Tuesday, March 31, 2015

Keep 'em in the hospitals!

Well, speaking of twists in the usual story, check out this op-ed by Joseph Doyle, John Graves and Jonathan Gruber in the Boston Globe, suggesting that patients should spend more time in hospitals before going on to post-acute care elsewhere. Excerpts:

[O]ur research shows that a major source of the waste [in health care spending] comes after a patient is released from the hospital. Hospitals that discharge patients to expensive skilled nursing facilities are raising costs and reducing care quality.

We . . .  find that for those patients there is a substantial benefit to receiving higher spending while in the hospital: Being treated at a hospital that provides more aggressive treatments and accrues high levels of spending at the time of the health emergency leads to about a 10 percent reduction in the likelihood of death compared to being treated at a low-spending hospital. 

It turns out that what is really going on is excessive use of skilled nursing facilities post-hospital discharge. Patients who go to hospitals that have a high rate of discharge into SNFs are much more likely to die than those who are transported to hospitals that send their patients home instead. ... [H]ospitals that use SNFs more than average are not providing good enough care to their patients. These findings confirm what has been suspected by many: Coordination of care post hospital discharge is a primary source of waste in the health care system, of both money and lives.

Our findings suggest that, at a minimum, the existing system should also track hospital use of expensive post-acute care and penalize them for it just as they are penalized for a high readmission rate. 


Ray Collins said...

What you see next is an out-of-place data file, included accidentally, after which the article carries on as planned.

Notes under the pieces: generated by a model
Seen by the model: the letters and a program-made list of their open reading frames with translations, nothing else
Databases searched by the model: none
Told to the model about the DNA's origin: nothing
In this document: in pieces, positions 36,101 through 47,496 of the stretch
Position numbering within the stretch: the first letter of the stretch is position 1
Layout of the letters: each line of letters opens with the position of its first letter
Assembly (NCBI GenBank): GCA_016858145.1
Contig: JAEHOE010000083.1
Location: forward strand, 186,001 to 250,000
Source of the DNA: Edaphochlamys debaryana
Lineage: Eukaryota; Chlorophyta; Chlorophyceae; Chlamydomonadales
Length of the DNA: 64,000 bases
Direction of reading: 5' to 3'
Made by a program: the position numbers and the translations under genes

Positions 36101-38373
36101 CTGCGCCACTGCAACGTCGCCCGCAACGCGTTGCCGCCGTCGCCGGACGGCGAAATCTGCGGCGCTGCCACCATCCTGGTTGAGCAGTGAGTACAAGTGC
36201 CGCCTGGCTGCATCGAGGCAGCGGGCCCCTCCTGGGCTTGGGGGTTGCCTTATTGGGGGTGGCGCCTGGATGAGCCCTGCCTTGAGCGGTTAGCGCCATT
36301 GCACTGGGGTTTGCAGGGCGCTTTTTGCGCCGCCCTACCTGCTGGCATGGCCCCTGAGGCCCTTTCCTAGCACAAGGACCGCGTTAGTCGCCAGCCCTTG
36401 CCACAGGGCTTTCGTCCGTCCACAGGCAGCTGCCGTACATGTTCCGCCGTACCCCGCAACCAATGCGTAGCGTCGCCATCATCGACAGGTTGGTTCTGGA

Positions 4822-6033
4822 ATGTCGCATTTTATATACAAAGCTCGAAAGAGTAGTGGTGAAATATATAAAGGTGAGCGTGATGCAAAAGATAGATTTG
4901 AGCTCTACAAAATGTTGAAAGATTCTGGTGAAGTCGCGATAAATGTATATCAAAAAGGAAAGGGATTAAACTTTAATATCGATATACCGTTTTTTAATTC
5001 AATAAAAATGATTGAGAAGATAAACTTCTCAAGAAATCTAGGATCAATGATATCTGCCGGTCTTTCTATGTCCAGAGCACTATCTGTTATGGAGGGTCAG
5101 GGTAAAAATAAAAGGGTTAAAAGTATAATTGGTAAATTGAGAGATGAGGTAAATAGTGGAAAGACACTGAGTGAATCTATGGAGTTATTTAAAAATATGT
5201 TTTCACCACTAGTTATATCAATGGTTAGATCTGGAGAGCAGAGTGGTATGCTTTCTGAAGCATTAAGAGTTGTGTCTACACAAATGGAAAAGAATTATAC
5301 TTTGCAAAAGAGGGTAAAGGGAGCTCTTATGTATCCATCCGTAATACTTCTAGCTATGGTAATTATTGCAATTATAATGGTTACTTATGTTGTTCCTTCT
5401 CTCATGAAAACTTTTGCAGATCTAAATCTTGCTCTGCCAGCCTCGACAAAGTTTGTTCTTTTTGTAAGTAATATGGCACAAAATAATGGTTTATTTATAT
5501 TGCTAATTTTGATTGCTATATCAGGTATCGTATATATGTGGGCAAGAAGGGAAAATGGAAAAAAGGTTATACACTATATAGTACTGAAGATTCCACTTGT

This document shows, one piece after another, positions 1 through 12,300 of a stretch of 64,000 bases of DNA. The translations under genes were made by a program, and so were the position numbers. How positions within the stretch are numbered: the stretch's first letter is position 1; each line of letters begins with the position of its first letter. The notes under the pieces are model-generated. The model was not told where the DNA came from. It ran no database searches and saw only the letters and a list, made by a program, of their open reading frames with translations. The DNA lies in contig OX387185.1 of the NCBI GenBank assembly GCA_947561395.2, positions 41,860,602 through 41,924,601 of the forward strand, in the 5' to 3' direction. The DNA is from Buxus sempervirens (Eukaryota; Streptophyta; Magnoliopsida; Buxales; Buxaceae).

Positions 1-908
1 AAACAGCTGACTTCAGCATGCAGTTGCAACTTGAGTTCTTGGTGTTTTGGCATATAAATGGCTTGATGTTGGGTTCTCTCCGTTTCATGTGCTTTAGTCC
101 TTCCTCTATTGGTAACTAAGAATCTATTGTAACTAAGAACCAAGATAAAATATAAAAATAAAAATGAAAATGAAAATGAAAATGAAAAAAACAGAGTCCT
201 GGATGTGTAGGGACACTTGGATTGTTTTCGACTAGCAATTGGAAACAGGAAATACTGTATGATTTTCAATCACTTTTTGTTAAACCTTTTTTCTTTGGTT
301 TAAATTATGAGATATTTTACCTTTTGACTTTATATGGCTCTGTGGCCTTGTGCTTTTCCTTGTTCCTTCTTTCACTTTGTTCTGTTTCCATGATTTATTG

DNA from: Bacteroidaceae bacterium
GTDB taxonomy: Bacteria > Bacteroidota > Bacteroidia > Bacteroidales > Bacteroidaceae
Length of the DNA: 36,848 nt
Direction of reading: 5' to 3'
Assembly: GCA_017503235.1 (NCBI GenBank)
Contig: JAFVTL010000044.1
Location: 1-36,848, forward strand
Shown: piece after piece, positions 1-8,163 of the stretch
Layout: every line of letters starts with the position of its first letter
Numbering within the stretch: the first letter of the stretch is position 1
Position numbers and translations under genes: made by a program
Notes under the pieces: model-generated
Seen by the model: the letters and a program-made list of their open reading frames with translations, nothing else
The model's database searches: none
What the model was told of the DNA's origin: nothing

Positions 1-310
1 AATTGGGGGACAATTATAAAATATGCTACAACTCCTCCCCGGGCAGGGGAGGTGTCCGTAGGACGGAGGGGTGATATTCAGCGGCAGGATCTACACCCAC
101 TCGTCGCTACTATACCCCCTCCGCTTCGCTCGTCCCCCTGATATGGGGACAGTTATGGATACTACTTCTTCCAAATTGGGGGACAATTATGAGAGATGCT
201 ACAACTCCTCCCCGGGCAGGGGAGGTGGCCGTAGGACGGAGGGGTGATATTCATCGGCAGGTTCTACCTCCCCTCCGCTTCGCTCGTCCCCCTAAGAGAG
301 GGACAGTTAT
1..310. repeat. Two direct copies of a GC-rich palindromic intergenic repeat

My first thought is that discharge to a SNF is being used in an attempt to avoid Medicare re-admission penalties. In hospital appeals of individual re-admissions, are hospitals pointing the finger at the SNFs as the cause of the re-admission? Don't know the answers to these questions. As I say, these are the first thoughts that came to mind. I do know from first-hand experience that hospital discharge communications with SNFs is at least as bad, if not worse, than the case when someone is discharged to their home.

Paul Levy said...

Plus, if they die more often at SNFs, you don't have to worry about readmission, right?

Anonymous said...

Wouldn't patients being discharged to SNF be sicker and the logic would follow. Going home would tend me to believe they are healthier and not needing as much care.

Paul Levy said...

Good point. I think they assert that their study corrected for that, but worth the question for sure.

dennis byron said...

This op ed left many unanswered questions hopefully explained in the actual underlying research report. The major question would be why is such odd ball research analysis even appearing in the Globe?

Then when you get down in the weeds, I would add to anonymous' observation. Given that the research is said to be based on Medicare data means that people who went to a SNF were admitted first -- not just observed -- at an acute care facility and that their admission lasted for three days. And they are only people who came to the acute care in the first place under an emergency situation, not just a scheduled knee replacement. And they came by some ambulance lottery that can only apply in a few urban areas. So the whole research seems to be based on a slice of a slice of a slice of what even at the top line is a very small slice of the Medicare population (those who use Part A in any given year)

Paul Hattis said...

In Massachusetts, both our overall high utilization of SNFs post hospital discharge compared to national norms, as well as the the variability of discharge to a SNF among hospitals, does not appear to be tied to patient characteristics-- according to the findings of our HPC staff.

See our 2014 Cost Report:


Paul Levy said...

Thanks, Paul!